Quote of the Day: There’ll Be Spandex Jackets One for Everyone Edition

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“Having this kind of technology available for civilian sale — and imagining its potential role in violence — should give us all the creeps. It should be an outrage. But, in light of the culture of guns and our do-nothing political climate, I doubt anyone will keep TrackingPoint out of the retail sniper market. On the other hand, when it comes to the latest in gun safety, watch out. Gun activists see a real threat.” – Dan Rodricks in As technology advances, guns become deadlier, ‘smarter’ [at baltimoresun.com]

 

comments

  1. avatar pwrserge says:

    Oh God, not this garbage again. Anybody want to explain to him why we object to the release of “smart guns” on an unwitting public as a form of backdoor gun control? Anybody also want to explain to him that criminals don’t use $15,000 guns?

    1. avatar Paul says:

      Yes, I tried. Actually called this twit and left a well organized, thoughtful and polite message; needless to say he didn’t call back. A typical mindless twit with no knowledge or balls for that matter.

      1. avatar Jesus says:

        Judging by your outburst of bile it’s not hard to see why he doesn’t pay any attention to you.

        1. avatar Another Robert says:

          Well, it was apparently thoughtful, well-organized, and polite “bile”, so I don’t think your comment holds much water. Leaving aside the hysterical irony of someone who regularly uses crude sexual terms to identify his political opponents saying that calling someone a “twit” is “an outburst of bile”.

        2. avatar Chas says:

          TROLL ALERT!

        3. avatar LarryinTX says:

          MORON ON BOARD!!

      2. avatar neiowa says:

        Was too busy getting that 1975 dude-perm renewed to call you.

        Let’s disco.

    2. avatar JasonM says:

      I’d support a subsidized government program to mount tracking point or other targeting systems on gang members’ guns.
      The TP would prevent the gun from firing, while pointed at innocent bystanders, so the gang members would only kill each other, not the 10-year old kids playing basketball.

      1. avatar LarryinTX says:

        I would really like a response to that idea from MAIG, MDA, shit, Barack Obama. Try to answer that! It would solve all our problems, wouldn’t it? Almost as worthwhile as passing a law against murder and forgetting anything further.

  2. avatar Shire-man says:

    What is this morons salary that he feels a $7,000 item would be clamped to every gangsters gat?
    Or is he just fantasizing about some dystopic world where poor marksmen rich people use tracking point to hunt humans for sport?

    1. avatar Gun_Chris says:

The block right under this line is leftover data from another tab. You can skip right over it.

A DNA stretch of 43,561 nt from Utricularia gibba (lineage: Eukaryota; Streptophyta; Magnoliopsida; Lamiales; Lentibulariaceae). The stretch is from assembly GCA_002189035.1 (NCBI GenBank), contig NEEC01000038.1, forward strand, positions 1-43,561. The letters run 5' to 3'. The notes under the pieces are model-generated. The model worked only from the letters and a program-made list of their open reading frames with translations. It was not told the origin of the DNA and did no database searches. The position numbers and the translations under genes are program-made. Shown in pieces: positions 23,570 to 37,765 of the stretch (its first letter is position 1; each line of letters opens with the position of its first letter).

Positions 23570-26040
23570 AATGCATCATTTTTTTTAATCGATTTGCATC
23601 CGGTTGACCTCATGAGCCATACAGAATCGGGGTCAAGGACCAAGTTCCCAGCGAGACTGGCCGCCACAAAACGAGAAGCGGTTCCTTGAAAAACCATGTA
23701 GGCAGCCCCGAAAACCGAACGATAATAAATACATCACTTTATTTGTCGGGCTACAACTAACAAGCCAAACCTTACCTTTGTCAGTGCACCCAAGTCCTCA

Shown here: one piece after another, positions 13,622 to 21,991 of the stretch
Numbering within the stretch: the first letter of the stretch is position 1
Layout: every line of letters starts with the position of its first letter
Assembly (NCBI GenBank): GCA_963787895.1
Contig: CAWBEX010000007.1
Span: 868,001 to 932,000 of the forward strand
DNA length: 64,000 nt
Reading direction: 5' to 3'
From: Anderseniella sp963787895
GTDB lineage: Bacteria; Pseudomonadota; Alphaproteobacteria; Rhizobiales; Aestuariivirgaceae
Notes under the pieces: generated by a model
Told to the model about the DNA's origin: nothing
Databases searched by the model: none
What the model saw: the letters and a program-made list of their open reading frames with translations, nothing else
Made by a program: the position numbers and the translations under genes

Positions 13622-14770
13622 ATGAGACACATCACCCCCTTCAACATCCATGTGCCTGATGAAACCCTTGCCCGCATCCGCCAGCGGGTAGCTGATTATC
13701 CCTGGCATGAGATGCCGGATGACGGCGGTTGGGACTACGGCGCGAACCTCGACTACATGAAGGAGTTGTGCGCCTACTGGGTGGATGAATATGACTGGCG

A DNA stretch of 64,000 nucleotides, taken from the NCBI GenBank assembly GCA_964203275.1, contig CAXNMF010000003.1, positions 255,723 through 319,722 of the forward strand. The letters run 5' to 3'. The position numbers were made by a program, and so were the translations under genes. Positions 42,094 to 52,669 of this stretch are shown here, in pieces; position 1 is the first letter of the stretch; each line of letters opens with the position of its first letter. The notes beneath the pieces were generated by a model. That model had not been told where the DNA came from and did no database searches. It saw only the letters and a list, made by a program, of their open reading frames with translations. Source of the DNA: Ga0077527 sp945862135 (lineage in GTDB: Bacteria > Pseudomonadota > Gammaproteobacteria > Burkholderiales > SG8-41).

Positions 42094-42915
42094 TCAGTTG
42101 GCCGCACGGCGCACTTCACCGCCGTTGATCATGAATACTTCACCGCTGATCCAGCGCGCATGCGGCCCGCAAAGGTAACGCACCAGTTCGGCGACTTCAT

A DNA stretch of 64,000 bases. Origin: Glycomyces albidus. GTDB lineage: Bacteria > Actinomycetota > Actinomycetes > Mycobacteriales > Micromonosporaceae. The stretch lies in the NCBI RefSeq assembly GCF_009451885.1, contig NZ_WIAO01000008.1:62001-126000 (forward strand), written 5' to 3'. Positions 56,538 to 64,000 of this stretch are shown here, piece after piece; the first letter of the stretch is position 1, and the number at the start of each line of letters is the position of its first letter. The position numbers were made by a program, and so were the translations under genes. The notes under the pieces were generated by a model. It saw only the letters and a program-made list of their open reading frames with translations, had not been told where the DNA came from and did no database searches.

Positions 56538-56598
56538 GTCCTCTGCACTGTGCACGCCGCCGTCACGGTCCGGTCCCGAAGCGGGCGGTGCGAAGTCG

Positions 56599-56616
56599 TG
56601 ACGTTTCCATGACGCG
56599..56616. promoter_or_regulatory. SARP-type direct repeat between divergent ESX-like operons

He probably just finished watching The Purge, and doesn’t realize it’s only a fake Hollywood movie.

    2. avatar Jus Bill says:

      It’s a Baltimore thing, I think.

    3. avatar esitue says:

      Rich People do not engage in hunting humans for sport directly, instead they have their tax funded minions do the hunting for them and watch the results on vid.
      Ask Lon Haruchi

      1. avatar Henry Bowman says:

        Lon Haruchi…Lon, Where are you?

        Any one know if he is even alive?

  3. avatar James says:

    More strawmen on the smart gun issue. If you don’t support mandating glitch first generation unproven technology that has increased points of failure that could cost you your life, then you want people, kids, and puppies to die.

    1. avatar Jus Bill says:

      Here’s an interesting article about a similar “feature” to be baked into your Kalifornia smartphone now that the “unicorn” crowd has had its way.
      http://www.tripwire.com/state-of-security/top-security-stories/californias-new-smartphone-kill-switch-law-could-increase-your-attack-surface

      1. avatar Tony says:

        Well that law only requires one be available, as opposed to requiring it to be active. You still have to turn it on. And the kill switches were already available for iOS and Android, so that law is effectively hot air.

        But also, kill switches ARE (supposedly) correlated with a decrease in smartphones being stolen.

  4. avatar the ruester says:

    “Retail sniper market.” Funny, I look for the “assassins corner” everywhere I shop, and I can never find it. THAT’s how advanced the gear is./sarc

    Seriously, though, this guy will have a heart attack when he realizes power tools are legal, and anyone can make their own gun (or anything else for that matter) in the privacy of their own homes, even without government permission.

    1. avatar OODAloop says: